Consoles Wars Aren’t Won But Endured

Here we go again.

BuzzFeed, posted probably the best article condemning the very idea of a console war and the impending one coming this holiday season. It boils down to what I feel so strongly about: There are no true winners in a console war.

Yes, consoles do die while in battle. But they aren’t long fought wars. It’s either a quick defeat or a long, difficult tussle that later no one really gives a shit about.

Never forget.

I remember 2006, my “first” E3. The first E3 where I paid attention to everything video games. It was that E3 where the rest of that generation of consoles were unveiled. While the Xbox 360 already had a head start, it was the Nintendo Wii and PlayStation 3 that had their debutant ball. And I remember the Carrie-like hell unleashed right after.

Sony’s arrogance lit up the internet with memes and Nintendo placed itself warmly in the hearts of gamers with the unveiling of the Wii. I remember like it was just yesterday partaking in the furor of battle, singing along to what we thought was the demise of Goliath and cheering for David.

Funny how things change in seven years.

This last generation’s console war diluted to a minor scuffle. Early on, Xbox exclusives like Halo3, BioShock, and Mass Effect demanded your attention while the PlayStation 3 came back from bad PR with marquee titles and IPs like Resistance: Fall of Man, inFamous, LittleBigPlanet, and God of War III. In between, the Wii had Super Smash Bros. and Super Mario GalaxyOh, it had a lot more, but be honest: Did you play them?

Early in the war, it was actually fun to pick a side for me. But what the hell did I know? I was in high school. Go read Cracked to find out why I so easily succumbed to buying into “the war.” There is/was no war. We fabricated it. The company giants competed, sure, but us gamers made it so personal.

The war went out not with a bang but with a whimper. Some of the console exclusives I mentioned soon became multi-platform. Some of the biggest games even started out that way, like Assassin’s Creed, Rock Band,and Call of Duty: All of Them. Each console expanded its media capabilities, adding Netflix, avatars, motion control, and all sorts of apps that taking a step back, you realize everyone is doing the same thing. Each console wanted to be your center, and every time it did so it became less and less unique from the other one.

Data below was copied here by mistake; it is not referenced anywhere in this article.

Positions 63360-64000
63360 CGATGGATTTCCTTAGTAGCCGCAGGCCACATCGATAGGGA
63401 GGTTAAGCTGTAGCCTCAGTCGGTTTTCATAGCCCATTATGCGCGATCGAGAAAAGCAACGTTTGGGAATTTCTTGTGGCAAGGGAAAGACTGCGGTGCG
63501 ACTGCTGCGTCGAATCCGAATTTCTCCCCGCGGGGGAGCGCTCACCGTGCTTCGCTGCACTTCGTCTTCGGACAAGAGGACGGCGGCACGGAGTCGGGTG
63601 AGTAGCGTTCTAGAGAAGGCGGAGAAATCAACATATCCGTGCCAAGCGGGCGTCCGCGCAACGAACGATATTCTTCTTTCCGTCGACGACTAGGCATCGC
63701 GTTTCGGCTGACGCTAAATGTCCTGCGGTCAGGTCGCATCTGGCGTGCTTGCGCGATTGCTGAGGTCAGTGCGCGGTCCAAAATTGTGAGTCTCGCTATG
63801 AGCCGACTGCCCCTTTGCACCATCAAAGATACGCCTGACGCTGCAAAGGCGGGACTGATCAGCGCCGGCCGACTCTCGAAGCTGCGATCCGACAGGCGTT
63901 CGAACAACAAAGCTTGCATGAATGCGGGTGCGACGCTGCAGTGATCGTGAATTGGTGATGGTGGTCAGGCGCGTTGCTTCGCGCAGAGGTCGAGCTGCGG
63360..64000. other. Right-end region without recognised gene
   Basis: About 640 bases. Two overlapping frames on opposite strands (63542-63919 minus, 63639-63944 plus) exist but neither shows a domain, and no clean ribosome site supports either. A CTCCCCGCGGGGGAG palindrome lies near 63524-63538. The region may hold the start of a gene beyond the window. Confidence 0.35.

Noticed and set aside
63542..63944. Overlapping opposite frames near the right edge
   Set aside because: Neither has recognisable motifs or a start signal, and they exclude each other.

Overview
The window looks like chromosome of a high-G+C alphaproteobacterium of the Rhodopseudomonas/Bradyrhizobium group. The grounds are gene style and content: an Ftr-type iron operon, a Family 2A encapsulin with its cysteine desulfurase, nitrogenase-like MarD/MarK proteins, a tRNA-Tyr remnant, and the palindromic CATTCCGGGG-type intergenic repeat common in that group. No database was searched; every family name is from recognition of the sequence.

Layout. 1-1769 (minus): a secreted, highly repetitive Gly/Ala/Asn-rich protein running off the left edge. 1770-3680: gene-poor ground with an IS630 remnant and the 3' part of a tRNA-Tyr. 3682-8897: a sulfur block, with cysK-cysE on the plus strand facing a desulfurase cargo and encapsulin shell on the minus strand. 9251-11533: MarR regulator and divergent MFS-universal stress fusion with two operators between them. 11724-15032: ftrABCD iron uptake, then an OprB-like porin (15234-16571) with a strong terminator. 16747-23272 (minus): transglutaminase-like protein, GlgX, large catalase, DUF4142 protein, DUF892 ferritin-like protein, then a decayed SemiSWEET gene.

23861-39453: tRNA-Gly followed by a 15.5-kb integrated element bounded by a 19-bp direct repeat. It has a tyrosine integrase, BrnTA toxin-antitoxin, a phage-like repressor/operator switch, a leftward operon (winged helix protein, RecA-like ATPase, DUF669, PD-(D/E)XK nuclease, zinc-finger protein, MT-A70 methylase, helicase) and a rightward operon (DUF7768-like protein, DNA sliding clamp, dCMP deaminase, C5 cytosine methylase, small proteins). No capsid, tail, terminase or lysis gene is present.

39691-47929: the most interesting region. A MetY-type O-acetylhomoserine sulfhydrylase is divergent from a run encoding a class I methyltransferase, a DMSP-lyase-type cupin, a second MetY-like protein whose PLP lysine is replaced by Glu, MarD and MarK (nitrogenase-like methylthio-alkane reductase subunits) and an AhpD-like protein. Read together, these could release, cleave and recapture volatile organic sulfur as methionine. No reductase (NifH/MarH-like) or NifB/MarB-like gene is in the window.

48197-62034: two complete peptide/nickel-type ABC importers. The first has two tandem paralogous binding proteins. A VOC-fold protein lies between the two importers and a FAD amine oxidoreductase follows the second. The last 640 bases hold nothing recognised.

Things were different, but everything was kind of the same. Photo credit: ARSTechnica

The Nintendo Wii was in fact behind in its internal hardware, but it still sold big and it satisfied its customers. And if it didn’t, everyone had one expensive dust collector. (Seriously though, Google search “dust off Wii” and you’ll see it became a cliche when anything newsworthy and relevant happened to the Wii post-2007.)

Was there a winner? You can look up sales of each console. Sometime in 2012 Xbox managed to outsell Nintendo and Sony. But there is no concrete winner. Console sales across the board dipped in 2012, no doubt consumers smelling the air the incoming new generation. But no one’s hand was raised. No one had a victory lap. No one popped champagne and snorted coke off a call girl’s backside. Maybe they did when initial sales figures came out if they were good. But not at the end. Because no one cares what happens in the end. If a console dies, it dies early or halfway. The Wii U is selling at a loss, but Nintendo seems hopeful it can rehabilitate.

Multi-platform titles were among the biggest selling titles in all of entertainment last-gen, which is starting to make exclusives less appealing for publishers.

It’s telling how fickle and forgetful gamers are when, six years ago, critics and gamers alike said Sony was killing their brand with the over-priced PlayStation 3 and its smug attitude and that Nintendo will experience a rebirth. Six years down and the roles have switched. No one but Nintendo fans seem interested in Nintendo, Microsoft finds itself at the butt of all jokes and now Sony is punching back.

It’s not a war but a cycle. I’m too young to remember past E3 events, but my cousin posted this on my Facebook wall shortly after I posted that “How To Kill Your Brand” video from E3 2006. (You’ll have to take my word for it, unfortunately, I cannot properly cite it or screen cap it.)

Not just 2006, but also 2001 and 1996.This is the exact same situation. A company becomes arrogant off of the success of it’s previous console and alienates it’s core audience with ham-fisted decisions or a shot at more money.

I’m not picking a side anymore. I’m a tired, old veteran who just wants to play games. Can’t we have some peace?

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